Financing Mechanisms: The Nuts and Bolts of Financing
There are several financing mechanisms available to policy makers. A government can finance the general provision of health care through general tax revenues. Tax revenues could also be earmarked for specific purposes or population groups. A recent article, The Other Crisis: The Economics and Financing of Maternal, Newborn and Child Health in Asia suggested that taxes on tobacco could be earmarked to provide MNCH services. Social health insurance involves collecting contributions from workers, the self-employed, enterprises, and the government. These contributions are pooled to spread the risk of having to use health care services. The contribution to social health insurance is often based on ability-to-pay, which means that there is subsidization of the poor by the rich, of the unemployed by the employed, and of the sick by the healthy.
General tax revenues and social health insurance refer to pre-paid financing of health care. User fees are a different kind of financing mechanism, and involve the user of health services paying a fee at the point of use of the services. A substantial body of research suggests that user fees are an inefficient and inequitable financing mechanism and often form a serious barrier to access to needed health care, particularly for mothers and their children. A recent article - Women and Children First: An Appropriate First Step Towards Universal Coverage - in the Health Financing Series in the WHO Bulletin presents several arguments for why removing user fees for health services for women and children should be a priority in any health financing reform. Ample evidence suggests that removing user fees can have a significant impact on access to, and utilization of, RMNCH services. For examples, since user fees were removed in Burundi in 2006, child outpatient visits have trebled and deliveries in health facilities have increased by almost 150%.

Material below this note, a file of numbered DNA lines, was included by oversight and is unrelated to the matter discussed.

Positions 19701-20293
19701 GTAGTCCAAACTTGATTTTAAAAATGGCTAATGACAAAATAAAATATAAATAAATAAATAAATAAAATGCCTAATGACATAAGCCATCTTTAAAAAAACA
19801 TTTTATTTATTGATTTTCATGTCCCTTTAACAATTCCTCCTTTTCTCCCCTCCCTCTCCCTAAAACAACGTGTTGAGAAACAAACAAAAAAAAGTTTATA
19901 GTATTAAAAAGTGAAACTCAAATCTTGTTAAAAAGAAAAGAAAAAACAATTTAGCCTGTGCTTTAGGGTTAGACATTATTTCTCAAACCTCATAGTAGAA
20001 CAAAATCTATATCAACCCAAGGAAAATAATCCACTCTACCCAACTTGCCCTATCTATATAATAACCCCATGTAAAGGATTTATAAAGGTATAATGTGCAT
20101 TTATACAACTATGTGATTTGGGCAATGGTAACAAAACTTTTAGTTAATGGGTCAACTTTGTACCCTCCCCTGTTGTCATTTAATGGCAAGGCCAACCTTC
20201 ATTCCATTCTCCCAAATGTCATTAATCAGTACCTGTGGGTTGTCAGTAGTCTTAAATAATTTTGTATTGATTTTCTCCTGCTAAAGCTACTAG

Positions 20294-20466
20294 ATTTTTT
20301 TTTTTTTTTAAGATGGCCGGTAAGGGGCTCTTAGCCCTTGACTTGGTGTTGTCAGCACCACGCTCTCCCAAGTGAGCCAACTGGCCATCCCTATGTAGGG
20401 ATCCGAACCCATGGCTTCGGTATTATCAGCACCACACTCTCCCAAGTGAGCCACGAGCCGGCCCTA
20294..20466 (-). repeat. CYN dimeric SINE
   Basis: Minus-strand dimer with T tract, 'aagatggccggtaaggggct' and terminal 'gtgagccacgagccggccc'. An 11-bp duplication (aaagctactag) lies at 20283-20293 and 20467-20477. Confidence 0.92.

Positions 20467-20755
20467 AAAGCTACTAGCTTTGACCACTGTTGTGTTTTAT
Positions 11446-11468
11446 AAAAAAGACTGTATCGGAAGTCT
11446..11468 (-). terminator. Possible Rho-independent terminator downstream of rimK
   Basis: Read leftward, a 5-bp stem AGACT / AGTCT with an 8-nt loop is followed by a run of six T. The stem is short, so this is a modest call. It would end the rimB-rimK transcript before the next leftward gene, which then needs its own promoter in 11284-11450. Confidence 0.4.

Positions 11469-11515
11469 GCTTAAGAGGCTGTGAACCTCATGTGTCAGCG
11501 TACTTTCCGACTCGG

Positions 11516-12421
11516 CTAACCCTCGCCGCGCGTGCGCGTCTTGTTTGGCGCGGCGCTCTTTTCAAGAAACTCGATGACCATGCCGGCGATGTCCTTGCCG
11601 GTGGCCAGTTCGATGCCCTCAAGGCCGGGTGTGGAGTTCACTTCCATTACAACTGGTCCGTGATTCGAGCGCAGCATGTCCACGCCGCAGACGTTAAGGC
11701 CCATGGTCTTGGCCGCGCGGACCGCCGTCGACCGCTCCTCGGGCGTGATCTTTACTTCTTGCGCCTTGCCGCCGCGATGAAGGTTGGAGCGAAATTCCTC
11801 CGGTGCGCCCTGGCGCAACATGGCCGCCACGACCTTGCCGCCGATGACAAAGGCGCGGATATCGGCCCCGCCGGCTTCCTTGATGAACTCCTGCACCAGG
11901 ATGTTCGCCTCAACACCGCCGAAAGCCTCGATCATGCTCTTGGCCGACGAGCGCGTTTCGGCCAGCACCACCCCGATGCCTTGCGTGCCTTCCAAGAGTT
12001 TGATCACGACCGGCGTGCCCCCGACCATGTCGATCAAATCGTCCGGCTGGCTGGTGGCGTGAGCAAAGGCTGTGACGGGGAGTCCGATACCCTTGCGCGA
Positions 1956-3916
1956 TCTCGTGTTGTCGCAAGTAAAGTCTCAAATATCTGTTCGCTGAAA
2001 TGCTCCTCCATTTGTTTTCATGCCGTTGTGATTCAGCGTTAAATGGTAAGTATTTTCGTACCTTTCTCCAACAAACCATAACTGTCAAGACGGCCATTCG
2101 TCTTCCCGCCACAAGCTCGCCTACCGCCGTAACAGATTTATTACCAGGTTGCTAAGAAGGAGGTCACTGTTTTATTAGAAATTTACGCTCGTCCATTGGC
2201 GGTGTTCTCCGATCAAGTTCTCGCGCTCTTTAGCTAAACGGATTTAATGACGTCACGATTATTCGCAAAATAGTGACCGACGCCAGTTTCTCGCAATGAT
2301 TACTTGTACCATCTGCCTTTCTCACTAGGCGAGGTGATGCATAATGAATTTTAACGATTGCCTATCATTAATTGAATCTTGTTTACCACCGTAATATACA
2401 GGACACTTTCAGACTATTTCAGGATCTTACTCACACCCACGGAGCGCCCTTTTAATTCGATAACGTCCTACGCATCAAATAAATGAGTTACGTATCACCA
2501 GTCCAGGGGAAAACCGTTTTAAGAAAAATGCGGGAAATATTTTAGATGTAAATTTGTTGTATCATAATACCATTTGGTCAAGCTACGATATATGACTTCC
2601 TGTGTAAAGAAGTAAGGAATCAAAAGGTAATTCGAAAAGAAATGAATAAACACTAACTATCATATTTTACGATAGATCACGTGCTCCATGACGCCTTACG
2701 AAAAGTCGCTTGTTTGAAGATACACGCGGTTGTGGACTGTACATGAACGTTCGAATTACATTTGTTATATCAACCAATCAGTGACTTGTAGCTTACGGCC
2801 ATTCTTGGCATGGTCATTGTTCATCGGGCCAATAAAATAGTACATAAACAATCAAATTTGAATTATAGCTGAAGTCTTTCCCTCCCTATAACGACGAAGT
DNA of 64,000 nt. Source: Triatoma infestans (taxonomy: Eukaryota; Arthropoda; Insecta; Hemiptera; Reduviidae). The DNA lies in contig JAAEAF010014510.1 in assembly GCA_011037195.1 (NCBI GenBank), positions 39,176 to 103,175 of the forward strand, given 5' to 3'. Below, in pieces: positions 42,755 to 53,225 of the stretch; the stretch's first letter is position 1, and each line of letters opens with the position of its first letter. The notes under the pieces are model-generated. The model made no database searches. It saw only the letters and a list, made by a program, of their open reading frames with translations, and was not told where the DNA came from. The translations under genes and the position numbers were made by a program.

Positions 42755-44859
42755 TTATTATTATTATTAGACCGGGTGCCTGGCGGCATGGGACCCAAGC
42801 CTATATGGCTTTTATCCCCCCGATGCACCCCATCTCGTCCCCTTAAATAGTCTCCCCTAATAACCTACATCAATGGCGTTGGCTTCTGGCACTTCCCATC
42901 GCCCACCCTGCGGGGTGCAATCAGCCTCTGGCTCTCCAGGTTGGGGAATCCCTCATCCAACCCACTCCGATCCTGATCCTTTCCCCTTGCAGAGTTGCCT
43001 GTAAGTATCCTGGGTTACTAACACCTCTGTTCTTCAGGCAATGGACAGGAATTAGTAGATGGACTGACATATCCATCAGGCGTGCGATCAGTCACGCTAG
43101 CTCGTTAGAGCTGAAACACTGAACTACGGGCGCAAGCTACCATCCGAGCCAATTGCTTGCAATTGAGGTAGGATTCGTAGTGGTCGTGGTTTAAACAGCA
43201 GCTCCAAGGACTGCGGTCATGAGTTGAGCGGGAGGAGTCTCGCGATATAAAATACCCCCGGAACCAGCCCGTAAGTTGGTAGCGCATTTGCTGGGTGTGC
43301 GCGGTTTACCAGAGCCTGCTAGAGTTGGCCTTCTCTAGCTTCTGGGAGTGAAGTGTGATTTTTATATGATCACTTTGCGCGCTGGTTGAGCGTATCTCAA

Several financing mechanisms are designed with the intention to stimulate demand for, and improve the quality of, health services. These mechanisms, such as Conditional Cash Transfers and vouchers, are often covered under the umbrella term results-based financing (or sometimes performance-based financing). A useful definition of results-based financing is "a cash payment or non-monetary transfer made to a national or sub-national government, manager, provider, payer or consumer of health services after predefined results have been attained and verified. Payment is conditional on measurable actions being undertaken."
Conditional Cash Transfers involves paying cash to families (usually the mother) conditional upon performing actions such as keeping their children in school, getting vaccinations, attending growth monitoring sessions, etc. A recent impact evaluation of Janani Suraksha Yojana, a CCT program that aims to improve maternal health, suggests that it greatly increased the proportion of pregnant women delivering in a health facility.
A voucher entitles the bearer to choose care from any contracted health center. Healthcare providers must meet high quality standards to join and then compete to diagnose and treat patients in exchange for the voucher. The vouchers’ cost to the patient is heavily subsidized; in some programs it is free. Voucher programs have been launched in the Indian state of Gujarat, Kenya, Nicaragua, and Uganda.